We humans do love categorizing things. This trait is captured in the second creation myth in Genesis, when Adam is given the task of naming the animals. We have been naming things for probably 200 thousand years, and as our societies have developed and our scientific knowledge evolved, our taxonomies have grown increasingly complex.
Unfortunately we also really dislike admitting when we are wrong, so healthy curiosity and wonder don’t always keep pace with our need to be right. Like Job’s friends, we’re inclined to show up already having the answers. And as the coral snake mnemonic shows, clinging to unreliable taxonomies can become dangerous. Past movements to categorize according to imaginary racial or ethnic markers have led to genocide. Today the impulse to impose a simplistic and inaccurate gender binary on humanity and the natural world leads to prejudice, exclusion, hate and violence.
Many of the lines of demarcation we’ve drawn have become blurred or dotted. Since objective reality is more complicated and more in flux than many want to realize, numerous labels that we’ve plastered on things should be viewed more as diagnostic shorthand. The universe, as God reminded Job, is vast and complex. Not all species have a male and female binary. Some are hermaphroditic. In some creatures there is also the possibility of sequential hermaphroditism, the instance when an organism changes on its own from male to female or female to male.
This is one of those basic scientific realities that some refuse to acknowledge. Doing so would force them to admit that their whole edifice of ideologies, based on foundational notions about binary gender, are wrong. And when they lose their ability to label and divide, the world becomes harder to control.
Maybe fear of losing that certainty and illusion of control is one reason why we often resist the invitation to step into a world of wonder. However, considering the extent to which humanity has made a mess of our place in nature, it’s clear that our experiment of dominion isn’t going well. And yes, it’s the fault of many who have power and choose to use it poorly, but it’s not the fault of the poor and vulnerable. It is not the fault of the nonhuman animals that have to live in our fouled nest. And just as it was unjust that Job had to suffer, it’s unjust that ecological disasters are likely to come down most heavily on those who are most innocent.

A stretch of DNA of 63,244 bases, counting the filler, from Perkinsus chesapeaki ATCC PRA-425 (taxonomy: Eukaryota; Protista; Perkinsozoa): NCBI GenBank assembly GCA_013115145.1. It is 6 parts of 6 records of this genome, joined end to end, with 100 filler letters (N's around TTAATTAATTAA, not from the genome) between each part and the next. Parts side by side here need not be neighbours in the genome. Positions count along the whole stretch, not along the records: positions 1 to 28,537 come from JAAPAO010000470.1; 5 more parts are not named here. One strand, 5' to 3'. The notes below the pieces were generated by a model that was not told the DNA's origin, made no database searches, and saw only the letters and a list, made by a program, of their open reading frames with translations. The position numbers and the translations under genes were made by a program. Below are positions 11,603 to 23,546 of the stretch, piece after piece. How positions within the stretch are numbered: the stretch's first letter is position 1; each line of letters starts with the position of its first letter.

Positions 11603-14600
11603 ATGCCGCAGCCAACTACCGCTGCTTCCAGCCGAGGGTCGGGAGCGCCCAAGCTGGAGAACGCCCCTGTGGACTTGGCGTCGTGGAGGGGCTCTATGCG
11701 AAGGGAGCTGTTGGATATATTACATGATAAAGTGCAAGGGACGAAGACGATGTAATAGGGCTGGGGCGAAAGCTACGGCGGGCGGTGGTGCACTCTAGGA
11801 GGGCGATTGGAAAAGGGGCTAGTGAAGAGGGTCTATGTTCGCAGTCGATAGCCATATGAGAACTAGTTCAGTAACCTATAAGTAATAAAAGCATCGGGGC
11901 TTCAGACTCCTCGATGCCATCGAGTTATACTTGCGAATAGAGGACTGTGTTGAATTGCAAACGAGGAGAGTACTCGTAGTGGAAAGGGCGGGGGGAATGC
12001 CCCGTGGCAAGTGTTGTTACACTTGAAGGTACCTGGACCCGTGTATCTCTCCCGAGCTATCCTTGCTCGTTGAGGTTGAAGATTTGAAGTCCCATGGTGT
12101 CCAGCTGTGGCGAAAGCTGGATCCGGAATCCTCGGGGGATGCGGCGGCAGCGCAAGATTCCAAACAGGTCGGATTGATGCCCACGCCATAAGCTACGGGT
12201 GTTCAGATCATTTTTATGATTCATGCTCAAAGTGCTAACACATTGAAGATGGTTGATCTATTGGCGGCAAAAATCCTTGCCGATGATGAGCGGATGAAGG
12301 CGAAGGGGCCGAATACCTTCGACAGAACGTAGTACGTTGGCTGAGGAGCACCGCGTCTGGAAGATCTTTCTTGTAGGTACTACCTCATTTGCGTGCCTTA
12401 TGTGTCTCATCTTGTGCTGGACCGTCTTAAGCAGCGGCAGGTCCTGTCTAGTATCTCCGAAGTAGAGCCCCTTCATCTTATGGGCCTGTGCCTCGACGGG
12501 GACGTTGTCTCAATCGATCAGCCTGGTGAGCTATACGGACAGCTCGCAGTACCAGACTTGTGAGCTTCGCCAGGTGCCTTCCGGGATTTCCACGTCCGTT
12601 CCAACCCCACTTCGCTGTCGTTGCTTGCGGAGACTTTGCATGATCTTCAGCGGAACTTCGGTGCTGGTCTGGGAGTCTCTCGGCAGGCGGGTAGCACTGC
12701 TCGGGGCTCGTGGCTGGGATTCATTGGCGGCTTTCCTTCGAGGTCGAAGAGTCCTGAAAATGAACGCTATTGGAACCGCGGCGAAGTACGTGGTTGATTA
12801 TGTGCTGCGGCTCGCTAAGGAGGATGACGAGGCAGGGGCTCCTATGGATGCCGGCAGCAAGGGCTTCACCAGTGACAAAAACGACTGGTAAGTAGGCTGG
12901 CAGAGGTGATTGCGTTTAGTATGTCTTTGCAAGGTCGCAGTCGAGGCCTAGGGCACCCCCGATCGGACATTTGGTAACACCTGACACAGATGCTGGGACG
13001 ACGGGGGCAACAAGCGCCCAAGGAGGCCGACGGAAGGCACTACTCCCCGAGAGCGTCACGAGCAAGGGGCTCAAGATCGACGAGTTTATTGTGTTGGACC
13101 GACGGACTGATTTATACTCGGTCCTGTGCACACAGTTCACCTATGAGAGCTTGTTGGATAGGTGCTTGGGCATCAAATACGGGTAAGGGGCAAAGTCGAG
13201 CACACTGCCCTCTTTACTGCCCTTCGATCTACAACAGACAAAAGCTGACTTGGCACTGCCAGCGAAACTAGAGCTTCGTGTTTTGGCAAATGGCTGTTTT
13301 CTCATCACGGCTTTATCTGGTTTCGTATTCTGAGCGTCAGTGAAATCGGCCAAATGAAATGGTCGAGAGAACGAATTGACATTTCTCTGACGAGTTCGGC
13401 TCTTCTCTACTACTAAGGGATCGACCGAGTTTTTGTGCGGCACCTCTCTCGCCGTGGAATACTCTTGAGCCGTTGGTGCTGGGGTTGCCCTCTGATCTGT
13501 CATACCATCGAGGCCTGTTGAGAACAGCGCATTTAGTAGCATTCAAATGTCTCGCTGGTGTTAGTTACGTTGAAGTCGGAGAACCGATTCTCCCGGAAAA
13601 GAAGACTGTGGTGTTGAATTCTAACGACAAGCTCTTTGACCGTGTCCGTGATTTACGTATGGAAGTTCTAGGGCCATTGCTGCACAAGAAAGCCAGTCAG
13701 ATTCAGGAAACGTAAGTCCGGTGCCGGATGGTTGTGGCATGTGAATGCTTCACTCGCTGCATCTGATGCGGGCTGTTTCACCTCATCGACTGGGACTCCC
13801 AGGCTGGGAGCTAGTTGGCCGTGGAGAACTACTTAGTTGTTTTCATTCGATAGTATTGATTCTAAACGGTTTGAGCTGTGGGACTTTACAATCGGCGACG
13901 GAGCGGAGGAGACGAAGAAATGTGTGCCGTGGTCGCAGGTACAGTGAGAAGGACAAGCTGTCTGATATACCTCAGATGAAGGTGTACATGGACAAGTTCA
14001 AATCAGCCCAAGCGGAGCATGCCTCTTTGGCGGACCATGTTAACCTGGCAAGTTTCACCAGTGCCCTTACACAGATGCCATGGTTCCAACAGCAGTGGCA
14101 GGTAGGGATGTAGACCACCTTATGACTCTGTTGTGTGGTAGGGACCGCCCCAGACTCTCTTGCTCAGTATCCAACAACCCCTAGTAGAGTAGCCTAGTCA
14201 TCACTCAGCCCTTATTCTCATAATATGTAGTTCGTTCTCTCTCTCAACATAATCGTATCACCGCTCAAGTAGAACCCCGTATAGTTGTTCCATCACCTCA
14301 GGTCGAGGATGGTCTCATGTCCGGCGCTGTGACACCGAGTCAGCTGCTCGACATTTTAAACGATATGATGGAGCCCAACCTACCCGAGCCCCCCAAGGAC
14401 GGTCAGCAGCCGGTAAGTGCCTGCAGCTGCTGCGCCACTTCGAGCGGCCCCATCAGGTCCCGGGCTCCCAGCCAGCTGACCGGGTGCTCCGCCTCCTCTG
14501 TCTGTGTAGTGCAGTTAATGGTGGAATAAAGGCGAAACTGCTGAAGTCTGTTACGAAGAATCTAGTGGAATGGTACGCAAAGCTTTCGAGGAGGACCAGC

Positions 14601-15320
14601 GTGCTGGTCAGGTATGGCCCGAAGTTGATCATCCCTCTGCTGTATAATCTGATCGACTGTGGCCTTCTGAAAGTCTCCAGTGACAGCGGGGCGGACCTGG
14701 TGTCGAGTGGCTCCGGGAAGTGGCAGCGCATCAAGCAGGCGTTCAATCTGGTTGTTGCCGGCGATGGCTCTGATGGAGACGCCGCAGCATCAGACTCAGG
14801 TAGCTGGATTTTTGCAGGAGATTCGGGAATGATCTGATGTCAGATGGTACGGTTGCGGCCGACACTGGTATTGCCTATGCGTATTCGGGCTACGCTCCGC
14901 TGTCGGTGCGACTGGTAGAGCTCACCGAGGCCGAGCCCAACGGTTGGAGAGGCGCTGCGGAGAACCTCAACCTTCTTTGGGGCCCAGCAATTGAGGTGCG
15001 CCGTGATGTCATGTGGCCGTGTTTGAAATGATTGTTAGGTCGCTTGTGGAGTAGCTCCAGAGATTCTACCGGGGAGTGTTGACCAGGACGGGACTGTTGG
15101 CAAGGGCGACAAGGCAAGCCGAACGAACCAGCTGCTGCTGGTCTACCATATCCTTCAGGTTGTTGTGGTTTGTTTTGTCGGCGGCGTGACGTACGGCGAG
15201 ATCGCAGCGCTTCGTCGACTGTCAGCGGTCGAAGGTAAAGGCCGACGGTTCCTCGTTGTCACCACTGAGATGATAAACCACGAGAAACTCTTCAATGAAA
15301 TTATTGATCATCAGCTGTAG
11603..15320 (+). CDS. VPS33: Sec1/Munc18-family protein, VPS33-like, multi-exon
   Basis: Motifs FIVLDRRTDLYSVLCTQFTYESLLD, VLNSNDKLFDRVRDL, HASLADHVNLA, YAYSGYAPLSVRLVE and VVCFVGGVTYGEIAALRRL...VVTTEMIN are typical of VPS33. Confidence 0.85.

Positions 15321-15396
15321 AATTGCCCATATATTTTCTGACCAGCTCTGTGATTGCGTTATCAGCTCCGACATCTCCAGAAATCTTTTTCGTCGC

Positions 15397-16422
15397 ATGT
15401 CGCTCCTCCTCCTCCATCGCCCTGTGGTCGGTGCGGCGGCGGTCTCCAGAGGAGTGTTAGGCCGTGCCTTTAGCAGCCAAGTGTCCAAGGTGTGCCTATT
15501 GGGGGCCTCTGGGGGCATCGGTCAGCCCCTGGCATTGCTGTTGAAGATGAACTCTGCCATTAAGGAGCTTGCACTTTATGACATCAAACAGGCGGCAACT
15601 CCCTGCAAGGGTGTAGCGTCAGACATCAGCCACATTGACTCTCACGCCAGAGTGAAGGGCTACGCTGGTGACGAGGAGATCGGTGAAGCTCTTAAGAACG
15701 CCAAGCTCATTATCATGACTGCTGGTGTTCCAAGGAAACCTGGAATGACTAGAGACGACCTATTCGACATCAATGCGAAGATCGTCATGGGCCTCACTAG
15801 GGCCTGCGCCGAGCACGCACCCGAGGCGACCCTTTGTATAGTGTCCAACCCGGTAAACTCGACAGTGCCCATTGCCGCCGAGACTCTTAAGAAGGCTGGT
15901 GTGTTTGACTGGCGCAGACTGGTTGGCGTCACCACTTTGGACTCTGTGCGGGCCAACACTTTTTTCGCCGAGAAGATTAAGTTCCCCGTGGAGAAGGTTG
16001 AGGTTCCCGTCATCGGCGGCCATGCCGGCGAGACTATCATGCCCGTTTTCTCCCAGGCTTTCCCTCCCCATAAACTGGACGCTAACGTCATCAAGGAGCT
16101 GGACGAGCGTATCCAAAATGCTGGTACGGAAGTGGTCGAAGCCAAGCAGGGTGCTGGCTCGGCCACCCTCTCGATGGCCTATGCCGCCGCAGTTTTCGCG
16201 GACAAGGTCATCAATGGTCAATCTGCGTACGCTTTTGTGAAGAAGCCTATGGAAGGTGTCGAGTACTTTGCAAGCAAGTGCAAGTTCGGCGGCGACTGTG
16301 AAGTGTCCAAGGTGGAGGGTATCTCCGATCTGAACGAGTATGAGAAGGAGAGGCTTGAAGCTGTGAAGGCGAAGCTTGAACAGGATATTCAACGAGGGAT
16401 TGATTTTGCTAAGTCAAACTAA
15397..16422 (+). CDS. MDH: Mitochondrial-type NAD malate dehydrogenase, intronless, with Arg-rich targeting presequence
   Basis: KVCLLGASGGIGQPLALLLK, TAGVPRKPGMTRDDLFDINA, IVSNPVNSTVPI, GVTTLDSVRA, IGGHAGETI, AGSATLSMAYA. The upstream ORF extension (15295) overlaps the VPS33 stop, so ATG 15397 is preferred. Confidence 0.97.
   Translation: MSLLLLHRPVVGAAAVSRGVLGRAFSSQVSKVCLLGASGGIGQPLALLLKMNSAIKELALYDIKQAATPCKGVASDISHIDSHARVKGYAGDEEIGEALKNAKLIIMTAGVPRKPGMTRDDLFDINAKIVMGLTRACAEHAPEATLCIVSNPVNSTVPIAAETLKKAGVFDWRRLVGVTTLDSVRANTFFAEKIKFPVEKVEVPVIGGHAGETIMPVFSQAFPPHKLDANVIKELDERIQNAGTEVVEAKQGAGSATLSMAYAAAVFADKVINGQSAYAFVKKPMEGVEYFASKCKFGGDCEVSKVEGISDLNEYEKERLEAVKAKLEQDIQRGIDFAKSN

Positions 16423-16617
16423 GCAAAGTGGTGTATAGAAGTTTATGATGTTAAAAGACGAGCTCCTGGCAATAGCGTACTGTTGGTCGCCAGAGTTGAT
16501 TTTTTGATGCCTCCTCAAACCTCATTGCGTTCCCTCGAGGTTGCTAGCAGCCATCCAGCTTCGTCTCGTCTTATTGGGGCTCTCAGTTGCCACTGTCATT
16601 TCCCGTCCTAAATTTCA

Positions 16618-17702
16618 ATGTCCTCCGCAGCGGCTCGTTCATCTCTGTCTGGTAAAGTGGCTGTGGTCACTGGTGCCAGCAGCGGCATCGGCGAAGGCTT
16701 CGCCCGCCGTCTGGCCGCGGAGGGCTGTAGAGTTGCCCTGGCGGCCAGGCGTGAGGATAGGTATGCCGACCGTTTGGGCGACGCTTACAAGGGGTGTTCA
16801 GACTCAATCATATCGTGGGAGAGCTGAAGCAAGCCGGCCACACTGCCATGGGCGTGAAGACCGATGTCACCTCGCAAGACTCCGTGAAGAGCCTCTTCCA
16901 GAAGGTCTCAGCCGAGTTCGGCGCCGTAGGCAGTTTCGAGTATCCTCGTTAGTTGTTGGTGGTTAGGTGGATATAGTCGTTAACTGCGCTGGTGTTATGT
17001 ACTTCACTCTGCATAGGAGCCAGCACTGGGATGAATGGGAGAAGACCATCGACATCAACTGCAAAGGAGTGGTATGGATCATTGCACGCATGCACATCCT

It would be lovely if we could simply embark on a program of inculcating wonder and curiosity, first steps towards doing better as a species. But it’s not that easy. And I need to restrain my own impulse to lay out solutions that are as conveniently facile as the pre-packaged wisdom with which Job’s friends attempted to console him.
And maybe this is why I don’t hate God’s answer to Job. As a philosophical solution to the problem of suffering, it is completely unhelpful. But it’s also a true answer. No, I have not peered into the foundations of the earth. I cannot catch Leviathan with a hook and a line. I can’t always tell a banded water snake from a cottonmouth. Much of the time, I can’t even sit peacefully in the spaces where I am uncertain.
And I fear that, with our collective inability to relinquish our illusion of control, we may soon arrive at a time when the names of living things, of spiders and snakes and birds and mantises, are only elegies for creatures as lost and fantastical as Behemoth and Leviathan.
ABOUT THE AUTHOR
Rebecca Bratten Weiss is a writer and academic residing in rural Ohio. She is the digital editor for U.S. Catholic magazine, and can be found at rebeccabrattenweiss.com.